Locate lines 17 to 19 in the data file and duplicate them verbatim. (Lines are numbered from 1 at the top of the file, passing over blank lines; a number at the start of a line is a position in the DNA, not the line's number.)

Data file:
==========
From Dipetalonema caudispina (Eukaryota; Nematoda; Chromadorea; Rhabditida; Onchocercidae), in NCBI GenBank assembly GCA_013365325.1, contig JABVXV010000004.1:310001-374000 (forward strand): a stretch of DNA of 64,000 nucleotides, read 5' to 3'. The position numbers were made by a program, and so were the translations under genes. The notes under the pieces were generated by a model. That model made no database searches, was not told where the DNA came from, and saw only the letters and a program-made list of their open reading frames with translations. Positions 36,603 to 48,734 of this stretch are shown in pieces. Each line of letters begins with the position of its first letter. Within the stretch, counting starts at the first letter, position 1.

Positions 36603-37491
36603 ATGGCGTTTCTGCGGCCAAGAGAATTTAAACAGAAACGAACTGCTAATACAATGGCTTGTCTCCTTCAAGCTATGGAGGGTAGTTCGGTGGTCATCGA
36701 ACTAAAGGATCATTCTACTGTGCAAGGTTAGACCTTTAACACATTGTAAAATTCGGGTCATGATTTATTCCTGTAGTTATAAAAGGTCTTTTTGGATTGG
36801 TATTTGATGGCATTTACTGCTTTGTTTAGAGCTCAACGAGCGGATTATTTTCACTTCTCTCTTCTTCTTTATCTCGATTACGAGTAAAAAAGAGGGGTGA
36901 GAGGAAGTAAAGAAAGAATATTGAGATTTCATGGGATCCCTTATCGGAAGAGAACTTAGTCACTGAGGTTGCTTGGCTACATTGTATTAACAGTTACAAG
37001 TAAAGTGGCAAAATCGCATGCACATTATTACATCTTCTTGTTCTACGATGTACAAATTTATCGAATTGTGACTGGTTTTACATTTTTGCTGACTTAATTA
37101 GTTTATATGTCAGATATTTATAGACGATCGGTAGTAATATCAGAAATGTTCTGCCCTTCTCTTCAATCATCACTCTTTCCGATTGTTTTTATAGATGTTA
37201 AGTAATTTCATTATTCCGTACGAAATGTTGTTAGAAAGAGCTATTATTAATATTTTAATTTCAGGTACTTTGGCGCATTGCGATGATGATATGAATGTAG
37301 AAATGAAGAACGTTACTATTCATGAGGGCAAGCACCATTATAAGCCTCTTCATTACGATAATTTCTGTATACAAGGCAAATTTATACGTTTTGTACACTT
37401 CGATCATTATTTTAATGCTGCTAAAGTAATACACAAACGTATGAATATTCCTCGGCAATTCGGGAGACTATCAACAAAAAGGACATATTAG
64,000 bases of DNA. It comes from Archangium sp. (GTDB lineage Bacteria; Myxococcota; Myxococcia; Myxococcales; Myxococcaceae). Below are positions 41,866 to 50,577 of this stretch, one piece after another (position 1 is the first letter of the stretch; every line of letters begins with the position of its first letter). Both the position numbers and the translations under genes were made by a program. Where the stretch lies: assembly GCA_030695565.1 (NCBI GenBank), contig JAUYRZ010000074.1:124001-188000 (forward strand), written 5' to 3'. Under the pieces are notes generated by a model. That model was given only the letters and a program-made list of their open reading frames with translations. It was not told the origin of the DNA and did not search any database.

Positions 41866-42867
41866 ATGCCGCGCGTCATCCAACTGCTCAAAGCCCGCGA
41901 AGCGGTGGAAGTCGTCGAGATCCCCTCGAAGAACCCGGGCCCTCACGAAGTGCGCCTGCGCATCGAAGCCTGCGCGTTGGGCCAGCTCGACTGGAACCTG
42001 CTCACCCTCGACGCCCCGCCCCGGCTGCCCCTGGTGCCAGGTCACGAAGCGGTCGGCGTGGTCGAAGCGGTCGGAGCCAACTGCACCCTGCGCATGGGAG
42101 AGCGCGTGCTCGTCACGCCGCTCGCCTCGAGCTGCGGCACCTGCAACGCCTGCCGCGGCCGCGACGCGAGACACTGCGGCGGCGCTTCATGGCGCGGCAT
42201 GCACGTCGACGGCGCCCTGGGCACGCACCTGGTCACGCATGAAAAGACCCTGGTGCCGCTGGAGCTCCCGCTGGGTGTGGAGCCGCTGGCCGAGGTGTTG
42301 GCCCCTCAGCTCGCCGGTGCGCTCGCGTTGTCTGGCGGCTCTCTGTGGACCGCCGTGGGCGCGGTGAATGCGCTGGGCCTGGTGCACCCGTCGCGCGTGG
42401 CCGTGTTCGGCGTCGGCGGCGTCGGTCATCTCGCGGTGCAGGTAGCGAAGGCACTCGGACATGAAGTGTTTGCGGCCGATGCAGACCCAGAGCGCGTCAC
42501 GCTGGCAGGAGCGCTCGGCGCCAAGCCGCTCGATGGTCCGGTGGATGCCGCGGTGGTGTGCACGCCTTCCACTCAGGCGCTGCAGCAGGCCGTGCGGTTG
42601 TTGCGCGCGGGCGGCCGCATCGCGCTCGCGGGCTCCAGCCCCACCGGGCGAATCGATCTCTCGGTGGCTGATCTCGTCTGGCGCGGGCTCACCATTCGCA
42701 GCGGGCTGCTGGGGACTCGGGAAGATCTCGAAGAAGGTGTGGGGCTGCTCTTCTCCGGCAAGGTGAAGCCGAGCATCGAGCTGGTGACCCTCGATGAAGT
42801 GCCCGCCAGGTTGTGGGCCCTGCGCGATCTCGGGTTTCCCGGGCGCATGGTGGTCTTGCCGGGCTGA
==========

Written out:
42101 AGCGCGTGCTCGTCACGCCGCTCGCCTCGAGCTGCGGCACCTGCAACGCCTGCCGCGGCCGCGACGCGAGACACTGCGGCGGCGCTTCATGGCGCGGCAT
42201 GCACGTCGACGGCGCCCTGGGCACGCACCTGGTCACGCATGAAAAGACCCTGGTGCCGCTGGAGCTCCCGCTGGGTGTGGAGCCGCTGGCCGAGGTGTTG
42301 GCCCCTCAGCTCGCCGGTGCGCTCGCGTTGTCTGGCGGCTCTCTGTGGACCGCCGTGGGCGCGGTGAATGCGCTGGGCCTGGTGCACCCGTCGCGCGTGG